Penetration Power of Light Waves and Radio Waves

Most recent answer: 10/22/2007

If radio waves have a lower frequencey on the electromagentic spectrum then opticle light (therefore does opticle light has more energy?), then why can RF waves penetrate solids while the other can not?
- jake (age 14)
Well, that depends on the solid! Neither the radio waves nor the light waves are particularly good at penetrating into conductors, like metals. Light waves are good at penetrating glass, and I suppose the radio waves are too. Saltwater is more or less transparent to light waves but not to radio waves.

On your first question, yes, light in the visible spectrum has more energy per photon than a radio wave. The penetration depth of electromagnetic radiation does not depend (except in some unusual cases) on how many photons there are.

Many solids do not allow light to be transmitted through them because of all the opportunities there are for the light to be absorbed. The rate at which light is absorbed by a substance depends on the availability of energy states of the molecules of the substance which have energy differences equal to the energy carried by the light waves. Glass transmits light because no transitions are allowed between electron states which are stuck to the silicon dioxide matrix and the next energy states up, which allow the electrons to propagage (this requires too much energy). Get the frequency of the light high enough, and the glass will start scattering and absorbing the photons.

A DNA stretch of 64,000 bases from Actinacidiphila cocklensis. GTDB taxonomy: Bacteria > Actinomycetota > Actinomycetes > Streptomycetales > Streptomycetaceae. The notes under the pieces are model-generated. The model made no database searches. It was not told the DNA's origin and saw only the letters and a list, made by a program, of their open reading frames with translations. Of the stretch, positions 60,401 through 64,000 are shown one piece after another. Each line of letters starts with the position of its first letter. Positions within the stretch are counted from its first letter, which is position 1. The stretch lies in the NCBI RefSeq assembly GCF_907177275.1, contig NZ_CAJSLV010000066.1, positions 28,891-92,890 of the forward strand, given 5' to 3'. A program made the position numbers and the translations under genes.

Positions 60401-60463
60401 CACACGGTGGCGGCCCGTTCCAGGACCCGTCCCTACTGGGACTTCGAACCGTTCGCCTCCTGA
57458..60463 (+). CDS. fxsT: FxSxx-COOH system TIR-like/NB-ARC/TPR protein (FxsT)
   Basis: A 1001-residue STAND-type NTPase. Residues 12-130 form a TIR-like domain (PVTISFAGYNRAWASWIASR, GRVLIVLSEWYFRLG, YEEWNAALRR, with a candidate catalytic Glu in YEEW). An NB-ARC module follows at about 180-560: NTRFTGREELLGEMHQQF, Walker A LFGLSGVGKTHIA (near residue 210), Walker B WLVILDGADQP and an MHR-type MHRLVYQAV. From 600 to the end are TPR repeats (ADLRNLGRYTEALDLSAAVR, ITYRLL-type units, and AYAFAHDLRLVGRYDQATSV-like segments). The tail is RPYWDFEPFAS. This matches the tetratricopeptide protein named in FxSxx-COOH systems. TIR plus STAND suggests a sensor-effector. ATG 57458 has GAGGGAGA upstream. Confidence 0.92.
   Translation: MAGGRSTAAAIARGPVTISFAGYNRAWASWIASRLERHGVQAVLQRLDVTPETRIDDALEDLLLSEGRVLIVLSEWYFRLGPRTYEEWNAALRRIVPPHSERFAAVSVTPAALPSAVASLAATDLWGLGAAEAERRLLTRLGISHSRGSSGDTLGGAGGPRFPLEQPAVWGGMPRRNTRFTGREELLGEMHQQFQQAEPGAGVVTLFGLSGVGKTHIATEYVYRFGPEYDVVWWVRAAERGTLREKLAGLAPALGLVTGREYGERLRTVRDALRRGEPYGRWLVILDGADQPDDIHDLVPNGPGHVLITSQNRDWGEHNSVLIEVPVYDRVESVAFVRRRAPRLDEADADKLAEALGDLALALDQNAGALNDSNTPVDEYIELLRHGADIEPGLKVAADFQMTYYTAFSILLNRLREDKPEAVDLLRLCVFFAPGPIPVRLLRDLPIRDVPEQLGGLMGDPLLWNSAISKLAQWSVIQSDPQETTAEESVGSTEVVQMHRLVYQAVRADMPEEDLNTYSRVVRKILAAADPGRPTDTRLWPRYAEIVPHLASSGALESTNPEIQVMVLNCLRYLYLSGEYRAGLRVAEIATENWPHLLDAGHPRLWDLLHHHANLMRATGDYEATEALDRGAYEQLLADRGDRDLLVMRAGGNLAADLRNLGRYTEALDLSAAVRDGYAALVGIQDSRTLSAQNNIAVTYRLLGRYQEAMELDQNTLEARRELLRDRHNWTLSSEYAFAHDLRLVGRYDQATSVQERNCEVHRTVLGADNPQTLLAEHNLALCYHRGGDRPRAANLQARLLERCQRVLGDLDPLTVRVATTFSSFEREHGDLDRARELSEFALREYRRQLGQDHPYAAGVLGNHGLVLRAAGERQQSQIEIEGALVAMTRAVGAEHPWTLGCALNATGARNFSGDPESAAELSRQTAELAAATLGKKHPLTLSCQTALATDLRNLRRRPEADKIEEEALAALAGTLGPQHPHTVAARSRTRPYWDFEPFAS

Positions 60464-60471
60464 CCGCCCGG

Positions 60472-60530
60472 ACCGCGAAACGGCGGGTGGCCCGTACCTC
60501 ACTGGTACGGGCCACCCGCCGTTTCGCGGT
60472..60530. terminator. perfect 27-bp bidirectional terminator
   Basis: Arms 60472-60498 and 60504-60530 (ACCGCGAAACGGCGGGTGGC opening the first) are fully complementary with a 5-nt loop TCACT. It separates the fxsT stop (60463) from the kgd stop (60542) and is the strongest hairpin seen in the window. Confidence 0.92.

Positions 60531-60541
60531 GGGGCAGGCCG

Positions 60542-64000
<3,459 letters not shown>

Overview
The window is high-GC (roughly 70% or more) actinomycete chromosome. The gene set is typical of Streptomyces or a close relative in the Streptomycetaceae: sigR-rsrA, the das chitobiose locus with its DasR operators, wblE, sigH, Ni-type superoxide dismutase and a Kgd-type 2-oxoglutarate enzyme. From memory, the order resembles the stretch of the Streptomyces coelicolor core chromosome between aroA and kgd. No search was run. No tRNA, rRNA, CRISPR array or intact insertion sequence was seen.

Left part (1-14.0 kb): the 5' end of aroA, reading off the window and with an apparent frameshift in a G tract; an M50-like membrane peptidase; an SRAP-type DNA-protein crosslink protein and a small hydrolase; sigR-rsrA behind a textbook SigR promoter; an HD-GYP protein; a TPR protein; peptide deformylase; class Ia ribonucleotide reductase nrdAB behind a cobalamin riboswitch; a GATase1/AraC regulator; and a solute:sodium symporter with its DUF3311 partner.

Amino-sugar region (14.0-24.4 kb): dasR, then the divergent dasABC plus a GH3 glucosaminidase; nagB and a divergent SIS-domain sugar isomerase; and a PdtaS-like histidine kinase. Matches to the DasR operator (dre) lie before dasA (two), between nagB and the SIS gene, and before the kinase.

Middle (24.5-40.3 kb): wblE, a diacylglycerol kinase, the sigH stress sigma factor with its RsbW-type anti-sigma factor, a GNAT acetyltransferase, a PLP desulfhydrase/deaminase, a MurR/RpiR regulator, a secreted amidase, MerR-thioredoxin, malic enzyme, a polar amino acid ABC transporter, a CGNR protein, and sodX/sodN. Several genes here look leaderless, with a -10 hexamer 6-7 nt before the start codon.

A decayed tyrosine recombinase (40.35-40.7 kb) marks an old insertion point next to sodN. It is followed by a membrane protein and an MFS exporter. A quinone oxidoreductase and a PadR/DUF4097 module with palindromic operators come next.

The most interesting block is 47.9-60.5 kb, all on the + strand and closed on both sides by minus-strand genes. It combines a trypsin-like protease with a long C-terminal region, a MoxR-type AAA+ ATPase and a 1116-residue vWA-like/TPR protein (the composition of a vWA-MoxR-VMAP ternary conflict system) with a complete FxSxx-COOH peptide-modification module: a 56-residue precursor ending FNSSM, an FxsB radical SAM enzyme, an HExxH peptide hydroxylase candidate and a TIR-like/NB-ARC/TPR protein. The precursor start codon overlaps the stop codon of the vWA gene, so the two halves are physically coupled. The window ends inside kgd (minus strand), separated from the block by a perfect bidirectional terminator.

Many materials have allowed transitions within the energy range of photons of visible light. Some materials have more allowed states for some energy ranges than others, causing them to be colored. The energy of a single photon in a radio wave often isn’t enough to get anything moving in many substances, and the radio wave then just passes through.

Radio waves can often be thought of more classically, in that they create (nearly) static electric fields which can push and shove the electrons around in materials which can allow that. Microwave ovens, for example, use radio-frequency waves to excite vibrational states of water molecules, but also to cause ions to flow around inside the food, resistively heating it.


(published on 10/22/2007)